Can eating spicy food prevent cancer and heart disease?

Can eating spicy food prevent cancer and heart disease?

Recently, a study from the American Heart Association found that pepper may have a significant impact on health. The association’s preliminary study shows that people who eat peppers may have a much lower risk of dying of cancer and heart disease.

This latest study involved the analysis of thousands of existing studies, and finally extracted data of more than 570,000 people from multiple countries or regions with health and diet records. The researchers compared people who ate peppers with those who did not, and found that spicy vegetables have many potential benefits. Among them, compared with those who did not eat peppers, the study found that those who ate peppers had a 26% reduction in the probability of death from cardiovascular causes, a 23% reduction in the probability of death from cancer, and a 25% reduction in the overall probability of death.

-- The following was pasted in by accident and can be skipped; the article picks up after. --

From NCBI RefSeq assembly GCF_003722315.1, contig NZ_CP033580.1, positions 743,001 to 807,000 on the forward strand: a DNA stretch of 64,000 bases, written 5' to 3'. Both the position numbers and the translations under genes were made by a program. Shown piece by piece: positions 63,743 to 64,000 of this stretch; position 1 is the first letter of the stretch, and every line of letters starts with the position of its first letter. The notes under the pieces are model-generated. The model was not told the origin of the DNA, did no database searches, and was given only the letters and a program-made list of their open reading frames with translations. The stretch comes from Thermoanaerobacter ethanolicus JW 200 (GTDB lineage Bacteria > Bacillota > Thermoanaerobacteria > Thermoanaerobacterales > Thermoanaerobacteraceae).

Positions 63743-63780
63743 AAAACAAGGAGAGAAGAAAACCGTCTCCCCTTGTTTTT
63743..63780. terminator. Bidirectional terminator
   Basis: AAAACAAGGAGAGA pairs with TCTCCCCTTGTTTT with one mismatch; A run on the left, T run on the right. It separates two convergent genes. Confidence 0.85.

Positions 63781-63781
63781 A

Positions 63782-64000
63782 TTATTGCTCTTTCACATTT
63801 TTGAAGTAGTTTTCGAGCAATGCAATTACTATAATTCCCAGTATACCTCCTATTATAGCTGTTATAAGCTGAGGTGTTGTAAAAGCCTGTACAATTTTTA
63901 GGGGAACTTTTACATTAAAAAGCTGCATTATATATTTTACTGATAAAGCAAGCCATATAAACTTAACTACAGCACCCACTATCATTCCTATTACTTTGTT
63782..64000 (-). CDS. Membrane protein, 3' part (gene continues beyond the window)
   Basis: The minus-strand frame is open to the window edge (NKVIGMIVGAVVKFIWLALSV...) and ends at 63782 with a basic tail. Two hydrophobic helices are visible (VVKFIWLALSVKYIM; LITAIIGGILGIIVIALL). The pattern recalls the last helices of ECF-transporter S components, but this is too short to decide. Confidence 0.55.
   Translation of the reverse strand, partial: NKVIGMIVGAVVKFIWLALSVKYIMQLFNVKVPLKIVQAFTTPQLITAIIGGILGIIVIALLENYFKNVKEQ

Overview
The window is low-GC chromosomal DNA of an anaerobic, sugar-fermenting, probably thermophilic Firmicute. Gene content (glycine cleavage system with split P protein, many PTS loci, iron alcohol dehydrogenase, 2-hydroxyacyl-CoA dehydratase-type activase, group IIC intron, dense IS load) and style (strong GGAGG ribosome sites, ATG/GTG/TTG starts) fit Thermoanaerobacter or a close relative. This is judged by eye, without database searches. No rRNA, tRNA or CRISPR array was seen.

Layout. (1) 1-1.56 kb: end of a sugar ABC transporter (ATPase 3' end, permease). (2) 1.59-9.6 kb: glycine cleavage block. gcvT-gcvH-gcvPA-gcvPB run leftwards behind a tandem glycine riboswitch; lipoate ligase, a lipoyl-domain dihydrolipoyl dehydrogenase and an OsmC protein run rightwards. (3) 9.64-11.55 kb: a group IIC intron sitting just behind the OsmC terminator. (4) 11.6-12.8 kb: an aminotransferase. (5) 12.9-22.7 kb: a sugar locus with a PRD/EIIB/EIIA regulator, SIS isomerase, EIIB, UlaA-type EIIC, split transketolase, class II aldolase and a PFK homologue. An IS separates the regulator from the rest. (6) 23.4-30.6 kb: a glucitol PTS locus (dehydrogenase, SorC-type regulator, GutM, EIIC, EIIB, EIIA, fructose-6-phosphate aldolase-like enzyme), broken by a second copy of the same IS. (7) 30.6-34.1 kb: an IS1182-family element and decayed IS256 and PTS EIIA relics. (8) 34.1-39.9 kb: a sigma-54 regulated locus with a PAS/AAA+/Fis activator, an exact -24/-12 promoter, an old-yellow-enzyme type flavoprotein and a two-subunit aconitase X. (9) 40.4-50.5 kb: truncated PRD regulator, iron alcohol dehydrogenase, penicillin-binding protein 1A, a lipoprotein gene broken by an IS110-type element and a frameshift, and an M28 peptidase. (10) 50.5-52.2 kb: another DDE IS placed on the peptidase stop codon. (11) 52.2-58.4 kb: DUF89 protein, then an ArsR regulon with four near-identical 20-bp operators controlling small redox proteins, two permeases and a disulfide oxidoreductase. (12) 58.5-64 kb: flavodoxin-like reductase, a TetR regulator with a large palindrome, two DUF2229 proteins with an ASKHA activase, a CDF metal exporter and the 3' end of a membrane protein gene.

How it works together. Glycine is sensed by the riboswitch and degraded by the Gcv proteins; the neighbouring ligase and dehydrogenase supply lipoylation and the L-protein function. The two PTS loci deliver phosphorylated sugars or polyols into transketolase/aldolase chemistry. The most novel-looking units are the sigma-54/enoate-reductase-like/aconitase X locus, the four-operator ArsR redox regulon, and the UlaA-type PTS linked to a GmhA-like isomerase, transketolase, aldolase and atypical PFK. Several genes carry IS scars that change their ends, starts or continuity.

The senior author of the study, M.D., explained: we were surprised to find that in these previously published studies, frequent consumption of pepper was associated with reduced risk of cardiovascular and cerebrovascular diseases and cancer. Cardiologists point out that it is still a mystery why peppers can provide such benefits, so it is not clear that regular consumption of peppers can help prolong life or reduce death caused by heart disease and cancer. In order to understand the relationship between pepper and health effects more comprehensively and confirm whether these preliminary findings are tenable, other studies are needed.

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